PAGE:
Cumin Seed Whole


Botanical NameCuminum cyminum

Common Name:

  • English: Cumin seed. Cumin
  • Also, known as:  komyn, Kamoun, zi ran qin, cumin, Duru, Suduru, Mutterkümmel,Römischer Kümmel, Jeera, Zira, Jinten, Jintan putih, Cominho, Comino blanco,  Comino, Yee raa, Shveta-jiraka, Ajaaji, Shukla-ajaaji, Safed Jeeraa, Safed Jira, Kamun, Cheerakam, Jira, Sadajira,  Jirautmi, Jirn, Jiraugi, Jeeru, Jirun, Safed Zoor, Zirah, Zirasafed, Jilakarra, Tella Jilakarra, Dhalajeera, Bilejirege, Dalajira,Sheeragam,Chirakam, Jeerakam, Chitta Jira, Pandhare jire, Jirage, Ajaji, Jiraka, Ajajika , and Jeerakam

Habitat: Mediterranean region and western Asia.

Origin: India

Harvested: Cultivated

Parts Used: Dried ripe fruits                                                                 

General Information:

Cumin seed consists of ripe fruits of Cuminum cyminum, a glabrous, annual herb, the stem is slender and branched, rarely exceeding 1 foot in height and somewhat angular, flowers very small, white, about 38 mm long stalks in compound umbels with only four to six rays, each of which is only about an inch long. The leaves are divided into long, narrow segments like Fennel, but much smaller and are of deep green color, generally turned back at the ends. The upper leaves are nearly stalked less, but the lower ones have long leaf stalks. Mostly cultivated in the plains, plants pulled out, dried thrashed for collecting mature fruits.

Ayurveda is an ancient Indian medicine system, which is based on the curative properties of plants and plant-derived products. A very large number of medicinal herbs of various taxonomic genera are included in many forms in this traditional therapy. In these traditional therapies, cumin is prominently considered as one of the most common herbs.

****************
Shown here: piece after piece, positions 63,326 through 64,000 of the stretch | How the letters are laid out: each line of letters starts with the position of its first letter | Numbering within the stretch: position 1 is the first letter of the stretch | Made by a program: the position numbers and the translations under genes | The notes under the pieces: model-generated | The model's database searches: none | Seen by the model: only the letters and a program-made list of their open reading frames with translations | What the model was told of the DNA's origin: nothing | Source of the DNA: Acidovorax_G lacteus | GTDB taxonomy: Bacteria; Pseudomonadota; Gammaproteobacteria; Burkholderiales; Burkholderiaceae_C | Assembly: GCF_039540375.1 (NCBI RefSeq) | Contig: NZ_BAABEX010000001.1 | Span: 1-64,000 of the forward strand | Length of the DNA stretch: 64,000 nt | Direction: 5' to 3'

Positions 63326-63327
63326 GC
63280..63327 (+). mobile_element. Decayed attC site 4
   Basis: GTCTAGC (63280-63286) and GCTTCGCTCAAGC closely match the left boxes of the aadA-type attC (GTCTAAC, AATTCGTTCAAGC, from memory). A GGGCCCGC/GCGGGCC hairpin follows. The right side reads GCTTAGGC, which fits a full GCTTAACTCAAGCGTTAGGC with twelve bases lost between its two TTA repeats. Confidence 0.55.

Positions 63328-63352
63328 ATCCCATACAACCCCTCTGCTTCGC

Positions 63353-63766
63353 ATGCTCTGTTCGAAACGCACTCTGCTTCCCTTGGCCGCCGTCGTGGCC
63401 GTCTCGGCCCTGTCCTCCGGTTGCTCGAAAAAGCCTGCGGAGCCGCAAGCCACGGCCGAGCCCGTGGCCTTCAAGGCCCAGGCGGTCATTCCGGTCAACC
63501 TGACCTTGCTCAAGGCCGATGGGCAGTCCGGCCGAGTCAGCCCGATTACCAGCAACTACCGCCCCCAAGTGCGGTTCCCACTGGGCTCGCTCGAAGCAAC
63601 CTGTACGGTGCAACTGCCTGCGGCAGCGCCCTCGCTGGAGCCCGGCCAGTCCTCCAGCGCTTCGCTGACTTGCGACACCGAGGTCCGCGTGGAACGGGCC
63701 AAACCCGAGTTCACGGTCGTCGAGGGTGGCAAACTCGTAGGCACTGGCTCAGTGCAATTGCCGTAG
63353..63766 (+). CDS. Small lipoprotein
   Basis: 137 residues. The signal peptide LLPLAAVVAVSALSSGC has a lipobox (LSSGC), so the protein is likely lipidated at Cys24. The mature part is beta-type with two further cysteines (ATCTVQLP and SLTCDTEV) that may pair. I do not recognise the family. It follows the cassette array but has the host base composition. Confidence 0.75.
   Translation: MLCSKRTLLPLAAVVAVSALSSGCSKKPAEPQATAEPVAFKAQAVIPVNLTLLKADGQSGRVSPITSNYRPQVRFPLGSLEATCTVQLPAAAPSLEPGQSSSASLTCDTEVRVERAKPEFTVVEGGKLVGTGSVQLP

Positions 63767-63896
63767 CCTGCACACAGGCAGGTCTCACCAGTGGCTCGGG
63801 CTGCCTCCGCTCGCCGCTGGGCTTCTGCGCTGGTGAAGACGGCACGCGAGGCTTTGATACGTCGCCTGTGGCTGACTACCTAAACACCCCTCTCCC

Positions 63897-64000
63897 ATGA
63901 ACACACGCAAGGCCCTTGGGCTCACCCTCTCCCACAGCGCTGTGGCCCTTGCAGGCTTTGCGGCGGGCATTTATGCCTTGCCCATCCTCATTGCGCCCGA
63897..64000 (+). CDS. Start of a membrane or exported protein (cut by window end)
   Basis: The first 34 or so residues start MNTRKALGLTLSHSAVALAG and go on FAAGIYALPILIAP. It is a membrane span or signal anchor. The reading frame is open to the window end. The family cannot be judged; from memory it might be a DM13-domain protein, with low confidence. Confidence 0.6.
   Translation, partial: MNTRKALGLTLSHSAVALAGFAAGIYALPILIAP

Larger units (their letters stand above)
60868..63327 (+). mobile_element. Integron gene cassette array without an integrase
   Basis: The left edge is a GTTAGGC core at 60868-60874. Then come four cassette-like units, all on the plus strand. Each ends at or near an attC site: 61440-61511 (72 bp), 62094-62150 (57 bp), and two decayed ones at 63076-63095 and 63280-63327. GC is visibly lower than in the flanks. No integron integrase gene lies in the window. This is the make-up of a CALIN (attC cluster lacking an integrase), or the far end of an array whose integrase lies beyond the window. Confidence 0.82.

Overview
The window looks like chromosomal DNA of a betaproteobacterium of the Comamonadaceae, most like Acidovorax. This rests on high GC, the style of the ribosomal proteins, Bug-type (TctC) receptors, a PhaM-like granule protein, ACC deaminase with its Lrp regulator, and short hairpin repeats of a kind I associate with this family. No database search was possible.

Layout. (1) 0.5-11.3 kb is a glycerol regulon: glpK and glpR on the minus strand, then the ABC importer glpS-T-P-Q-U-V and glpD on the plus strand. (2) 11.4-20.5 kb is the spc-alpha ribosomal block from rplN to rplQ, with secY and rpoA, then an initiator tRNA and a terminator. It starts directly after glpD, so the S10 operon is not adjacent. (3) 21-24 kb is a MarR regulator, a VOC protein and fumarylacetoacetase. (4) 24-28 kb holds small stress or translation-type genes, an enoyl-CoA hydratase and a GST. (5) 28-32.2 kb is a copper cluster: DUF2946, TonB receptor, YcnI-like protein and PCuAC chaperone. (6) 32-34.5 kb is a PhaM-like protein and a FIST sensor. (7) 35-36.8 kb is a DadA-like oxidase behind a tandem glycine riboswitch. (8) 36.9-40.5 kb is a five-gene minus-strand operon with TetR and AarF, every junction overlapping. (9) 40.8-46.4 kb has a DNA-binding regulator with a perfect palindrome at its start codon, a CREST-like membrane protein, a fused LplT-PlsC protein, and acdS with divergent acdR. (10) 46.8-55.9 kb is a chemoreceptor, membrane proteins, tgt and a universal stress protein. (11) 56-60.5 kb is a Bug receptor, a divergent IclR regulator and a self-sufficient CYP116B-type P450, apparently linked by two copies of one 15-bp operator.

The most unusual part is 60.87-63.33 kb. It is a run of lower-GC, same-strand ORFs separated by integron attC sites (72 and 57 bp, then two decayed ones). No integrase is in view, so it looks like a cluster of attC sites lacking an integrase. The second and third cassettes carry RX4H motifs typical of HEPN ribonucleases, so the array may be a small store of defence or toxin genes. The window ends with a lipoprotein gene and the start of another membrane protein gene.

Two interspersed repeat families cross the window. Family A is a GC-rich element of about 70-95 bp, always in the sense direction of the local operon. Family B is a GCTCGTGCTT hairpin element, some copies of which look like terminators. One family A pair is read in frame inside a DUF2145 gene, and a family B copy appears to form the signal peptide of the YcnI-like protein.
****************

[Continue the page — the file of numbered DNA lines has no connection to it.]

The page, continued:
Cumin (jeera) should not be confused with shah jeera (“black cumin”), a similar and related spice from Pakistan and India with slightly larger and often somewhat curved fruits. It is one of the oldest of spices, recorded from 5000 BC in Egypt, the Middle East and widely used in ancient Greece, Rome, and medieval Europe.

Cumin is responsible for the distinctive spicy flavor and slightly bitter taste of curry powder, of which it is an essential ingredient (along with chili pepper and turmeric). It is also used in other spice mixtures and chutneys in Pakistan and India. The characteristic taste of a falafel is partly due to cumin.

How to use:   

Decoctions are suitable for roots, barks, large seeds & berries, and other dense material. The simple way to make decoction is, in a saucepan, add 1 tablespoon of dried herbs to 1 cup of water. Bring the water to boil, reduce heat and simmer for 30-60 minutes. Strain and squeeze out as much as liquid as possible and enjoy!


  • You can sweeten your herbal decoctions with bit of honey, natural fruit juice, stevia leaves powder and or licorice root powder.


You should consult with a qualified healthcare practitioner before using any herbal products, particularly if you are pregnant, nursing, or on any medications.

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This information is not intended to diagnose, treat, cure, or prevent any disease.